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08/28/96 PEOPLE EX REL. VILLAGE VERNON HILLS v.

APPELLATE COURT OF ILLINOIS, SECOND DISTRICT


August 28, 1996

THE PEOPLE EX REL. THE VILLAGE OF VERNON HILLS, PLAINTIFF-APPELLEE,
v.
THE VILLAGE OF LINCOLNSHIRE, DEFENDANT-APPELLANT.

Appeal from the Circuit Court of Lake County. No. 94--MR--128. Honorable Jack Hoogasian, Judge, Presiding.

Released for Publication October 1, 1996.

The Honorable Justice Thomas delivered the opinion of the court. Bowman and Colwell, JJ., concur.

The opinion of the court was delivered by: Thomas

JUSTICE THOMAS delivered the opinion of the court:

The plaintiff, the Village of Vernon Hills (Vernon Hills), filed a quo warranto action against the defendant, the Village of Lincolnshire (Lincolnshire), challenging Lincolnshire's annexation of certain unincorporated territory known as the Half Day territory. Following a bench trial, the circuit court of Lake County declared Lincolnshire's annexation to be invalid. Lincolnshire appeals.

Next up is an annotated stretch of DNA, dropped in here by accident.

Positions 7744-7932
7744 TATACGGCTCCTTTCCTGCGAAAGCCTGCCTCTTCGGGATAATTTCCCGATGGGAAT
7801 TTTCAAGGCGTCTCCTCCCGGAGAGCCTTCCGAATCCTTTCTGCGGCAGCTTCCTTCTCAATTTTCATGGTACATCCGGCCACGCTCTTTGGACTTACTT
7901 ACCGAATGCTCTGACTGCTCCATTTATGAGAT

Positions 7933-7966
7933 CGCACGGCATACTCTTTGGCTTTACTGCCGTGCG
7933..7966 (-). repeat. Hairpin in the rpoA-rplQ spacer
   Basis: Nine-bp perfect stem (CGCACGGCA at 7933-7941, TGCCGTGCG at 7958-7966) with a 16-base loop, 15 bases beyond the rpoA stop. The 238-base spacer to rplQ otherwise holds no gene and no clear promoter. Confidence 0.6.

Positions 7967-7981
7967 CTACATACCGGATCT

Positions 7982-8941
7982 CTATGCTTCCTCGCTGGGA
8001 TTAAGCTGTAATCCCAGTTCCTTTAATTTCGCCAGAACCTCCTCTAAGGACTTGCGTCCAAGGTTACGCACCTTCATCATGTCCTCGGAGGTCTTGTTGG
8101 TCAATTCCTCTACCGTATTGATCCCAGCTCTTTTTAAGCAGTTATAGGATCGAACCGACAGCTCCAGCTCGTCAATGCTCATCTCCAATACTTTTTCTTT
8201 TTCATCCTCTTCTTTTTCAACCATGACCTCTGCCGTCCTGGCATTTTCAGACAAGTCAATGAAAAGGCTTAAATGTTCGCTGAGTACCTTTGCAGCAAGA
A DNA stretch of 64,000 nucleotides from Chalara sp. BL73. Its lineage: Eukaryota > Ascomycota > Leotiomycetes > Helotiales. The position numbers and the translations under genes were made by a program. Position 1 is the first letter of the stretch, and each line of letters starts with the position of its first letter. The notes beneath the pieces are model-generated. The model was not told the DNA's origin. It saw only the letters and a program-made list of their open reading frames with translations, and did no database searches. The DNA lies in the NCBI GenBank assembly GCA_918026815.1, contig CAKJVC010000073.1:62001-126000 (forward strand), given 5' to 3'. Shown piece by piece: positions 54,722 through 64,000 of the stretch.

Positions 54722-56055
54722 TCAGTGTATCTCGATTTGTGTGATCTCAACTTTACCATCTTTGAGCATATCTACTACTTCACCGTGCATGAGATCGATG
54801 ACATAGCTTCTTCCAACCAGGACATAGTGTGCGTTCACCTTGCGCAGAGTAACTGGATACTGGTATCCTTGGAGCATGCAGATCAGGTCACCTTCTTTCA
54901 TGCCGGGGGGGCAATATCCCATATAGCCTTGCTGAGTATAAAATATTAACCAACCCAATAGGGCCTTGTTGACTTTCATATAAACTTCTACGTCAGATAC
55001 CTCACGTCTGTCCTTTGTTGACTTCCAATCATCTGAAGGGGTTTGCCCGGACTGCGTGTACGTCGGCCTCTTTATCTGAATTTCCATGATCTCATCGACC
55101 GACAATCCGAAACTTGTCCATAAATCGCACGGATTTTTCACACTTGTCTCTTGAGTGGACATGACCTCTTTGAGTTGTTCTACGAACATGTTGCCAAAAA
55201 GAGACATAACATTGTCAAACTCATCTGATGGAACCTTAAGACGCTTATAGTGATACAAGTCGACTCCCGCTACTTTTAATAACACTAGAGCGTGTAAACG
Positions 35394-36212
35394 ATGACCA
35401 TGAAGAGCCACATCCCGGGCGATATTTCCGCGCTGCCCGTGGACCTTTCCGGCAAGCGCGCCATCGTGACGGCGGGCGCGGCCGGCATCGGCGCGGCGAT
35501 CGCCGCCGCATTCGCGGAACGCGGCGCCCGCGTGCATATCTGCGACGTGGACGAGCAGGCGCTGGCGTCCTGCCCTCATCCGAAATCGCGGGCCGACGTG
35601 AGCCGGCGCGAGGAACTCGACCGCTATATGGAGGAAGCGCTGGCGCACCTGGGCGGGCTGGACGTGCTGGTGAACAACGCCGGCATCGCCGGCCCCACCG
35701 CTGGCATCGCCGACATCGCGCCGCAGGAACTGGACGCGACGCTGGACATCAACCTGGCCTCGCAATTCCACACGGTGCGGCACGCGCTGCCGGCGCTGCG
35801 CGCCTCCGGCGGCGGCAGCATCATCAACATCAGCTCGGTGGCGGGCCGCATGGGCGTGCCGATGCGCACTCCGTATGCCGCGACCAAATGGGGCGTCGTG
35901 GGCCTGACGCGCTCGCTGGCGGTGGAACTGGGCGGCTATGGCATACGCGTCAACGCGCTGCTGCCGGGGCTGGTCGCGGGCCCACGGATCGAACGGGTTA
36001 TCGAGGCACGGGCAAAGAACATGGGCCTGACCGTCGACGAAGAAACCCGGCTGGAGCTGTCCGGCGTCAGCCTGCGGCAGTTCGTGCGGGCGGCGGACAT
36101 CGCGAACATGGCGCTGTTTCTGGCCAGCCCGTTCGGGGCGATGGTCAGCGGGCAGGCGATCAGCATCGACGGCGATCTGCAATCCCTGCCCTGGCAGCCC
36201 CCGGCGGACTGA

The record reveals that the Half Day territory was comprised of less than 60 acres and was contiguous to both municipalities. Section 7--1--13 of the Illinois Municipal Code (the Code) (65 ILCS 5/7--1--13 (West 1994)) provides, in relevant part, that whenever any unincorporated territory containing 60 acres or less is wholly bounded by one or more municipalities or one or more municipalities and a creek, that territory may be annexed by any municipality by which it is bounded in whole or in part, by the passage of an ordinance to that effect. Prior to November 8, 1993, the Half Day territory was bounded on the south and west by Indian Creek, on the north by Vernon Hills, and on the east by Lincolnshire. However, the territory was not "wholly bounded" within the meaning of section 7--1--13 prior to November 8, 1993, because two gaps existed on the perimeter of the territory. Gap one existed at the far northeastern portion of the Half Day territory, next to Route 21 and immediately across from unincorporated property owned by Ruth Tischer. Gap two existed at the northwestern border of the Half Day territory. This gap, an unincorporated area, was known as the Conservancy property. Both parties to this litigation were aware that for the Half Day territory to be considered "wholly bounded" it was necessary to close gaps one and two and that the party that closed either of the two gaps last would be in a position to annex the territory.